Lets talk about darning featured photo

Darning; it’s a chore a lot of us put off. I know I personally have a small pile of knits that need to be darned that I just never seem to have the time for. However, it’s one of those things that once you start, is actually quite enjoyable. And the best part is – anyone can darn, not just knitters! There are a few techniques in here that do involve some knitting knowledge, but the most basic method does not, and can be easily mastered by anyone with a little practice.

In a world of consumerism and fast-fashion, mending and darning is a small act of rebellion. It encourages quality over quantity, prolongs the life of a garment and helps us to value and respect our wardrobe.

In this blog we’ll discuss three different types of darning methods, with varying levels of difficulty.


With different darning techniques you may find you need different tools. The most commonly used tools you will need are darning needles, a darning mushroom and darning wool*.

*When finding yarn to darn a hole, you want something the same thickness or a little thinner as the yarn used for the garment. If you use something thicker than that of the garment, it will add bulk which you may find puckers.

For this reason, darning wool (which tends to be very thin) may not be suitable for darning a hole in a jumper made with super chunky yarn for instance. Instead you would want to use thicker yarn that matches the jumper.

If you are mending something you knit yourself, the best option is to use the same yarn if you have any leftover.

The Weave Darn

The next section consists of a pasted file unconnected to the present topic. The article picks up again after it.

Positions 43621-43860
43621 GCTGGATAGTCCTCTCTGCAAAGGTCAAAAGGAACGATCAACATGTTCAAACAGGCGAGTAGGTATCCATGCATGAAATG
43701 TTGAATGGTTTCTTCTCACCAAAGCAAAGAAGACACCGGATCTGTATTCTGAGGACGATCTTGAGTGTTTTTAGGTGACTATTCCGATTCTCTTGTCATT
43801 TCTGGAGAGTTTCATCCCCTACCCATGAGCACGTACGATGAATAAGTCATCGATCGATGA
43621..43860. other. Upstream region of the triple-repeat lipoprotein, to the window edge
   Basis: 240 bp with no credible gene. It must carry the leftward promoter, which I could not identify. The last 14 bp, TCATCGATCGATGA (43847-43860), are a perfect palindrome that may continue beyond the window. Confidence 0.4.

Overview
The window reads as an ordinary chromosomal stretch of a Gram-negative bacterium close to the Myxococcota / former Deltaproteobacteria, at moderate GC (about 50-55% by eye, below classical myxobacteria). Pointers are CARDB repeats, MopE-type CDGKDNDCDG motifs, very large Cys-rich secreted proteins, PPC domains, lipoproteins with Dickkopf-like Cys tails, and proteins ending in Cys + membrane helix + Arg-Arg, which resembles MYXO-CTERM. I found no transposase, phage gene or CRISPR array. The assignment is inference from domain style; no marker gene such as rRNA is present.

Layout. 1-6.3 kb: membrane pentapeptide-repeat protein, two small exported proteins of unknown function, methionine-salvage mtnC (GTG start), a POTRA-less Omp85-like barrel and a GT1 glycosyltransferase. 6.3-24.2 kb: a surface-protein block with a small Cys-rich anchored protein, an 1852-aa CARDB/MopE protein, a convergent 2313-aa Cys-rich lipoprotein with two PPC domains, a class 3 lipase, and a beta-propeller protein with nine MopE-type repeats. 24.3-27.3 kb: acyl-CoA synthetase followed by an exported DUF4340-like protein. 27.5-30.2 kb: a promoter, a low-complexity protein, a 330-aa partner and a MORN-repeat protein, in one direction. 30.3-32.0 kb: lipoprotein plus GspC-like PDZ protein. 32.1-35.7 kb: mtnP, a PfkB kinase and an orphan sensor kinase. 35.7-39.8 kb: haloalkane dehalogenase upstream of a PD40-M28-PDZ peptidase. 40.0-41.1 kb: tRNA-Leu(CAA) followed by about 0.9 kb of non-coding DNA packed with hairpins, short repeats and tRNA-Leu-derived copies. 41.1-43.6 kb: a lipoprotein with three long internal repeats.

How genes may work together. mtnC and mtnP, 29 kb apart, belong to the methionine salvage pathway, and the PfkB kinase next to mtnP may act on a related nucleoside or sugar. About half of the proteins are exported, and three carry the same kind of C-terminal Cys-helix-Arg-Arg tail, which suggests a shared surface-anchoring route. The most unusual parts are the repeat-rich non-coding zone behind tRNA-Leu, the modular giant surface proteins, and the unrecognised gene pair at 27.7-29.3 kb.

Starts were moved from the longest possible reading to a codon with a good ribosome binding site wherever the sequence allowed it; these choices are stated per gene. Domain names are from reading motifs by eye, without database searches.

The weave darn is a simple technique that’s great for anyone who is new to darning, and for using on holes smaller than the size of a 50p. It doesn’t have any stretch, so for anything larger than a 50p sized hole we recommend one of the other techniques mentioned in this blog.

To start, bring your needle and thread from the inside of the fabric out to the right side. This will mean you can weave in the tail on the wrong side later on. With this darn, it is useful to use a darning mushroom to stretch the fabric over. Having the fabric taught over a surface will ensure that your darned patch does not pull the fabric in too much creating a pucker.

As the name suggests, you are essentially weaving. You will begin by creating the ‘warp’. Start a little further back from the hole / thinned fabric so that you are working into the uncompromised fabric. You will be travelling perpendicular, in the same direction as the knitted Vs, and from the top to the bottom of the area you are mending.


Once you have ‘warped’ the width of the entire hole you will now be creating the ‘weft’. You will be working a simple weave stitch. Under one, over one etc. horizontally along the vertical strands and going into the fabric either side to secure the patch to the fabric. You will want to give the yarn a little tug at the end of each row to make it flush, but be careful to not pull it too hard.

Darning the weave darn 2 | yak

To finish, weave in both tails of yarn on the wrong side of the fabric.


The Knitted Patch

This technique can be a little more tricky than the last, due to the fiddly nature of it. It can also add a bit of bulk to the fabric, but it is a strong darn and also has stretch to it, so works well for larger holes. For this technique you will need 2 DPNs and matching yarn.

If you have the same yarn the garment is made with, this will make the most invisible end result. Otherwise you want to match it as closely in thickness as possible. It also helps if you know what size needles the garment was knit with, but if not – just make an educated guess and it’ll soon be obvious if you’re using the wrong needle size.

If there are any live stitches around the hole, you can secure these by putting them on a stitch holder / safety pin to prevent them unravelling and creating ladders.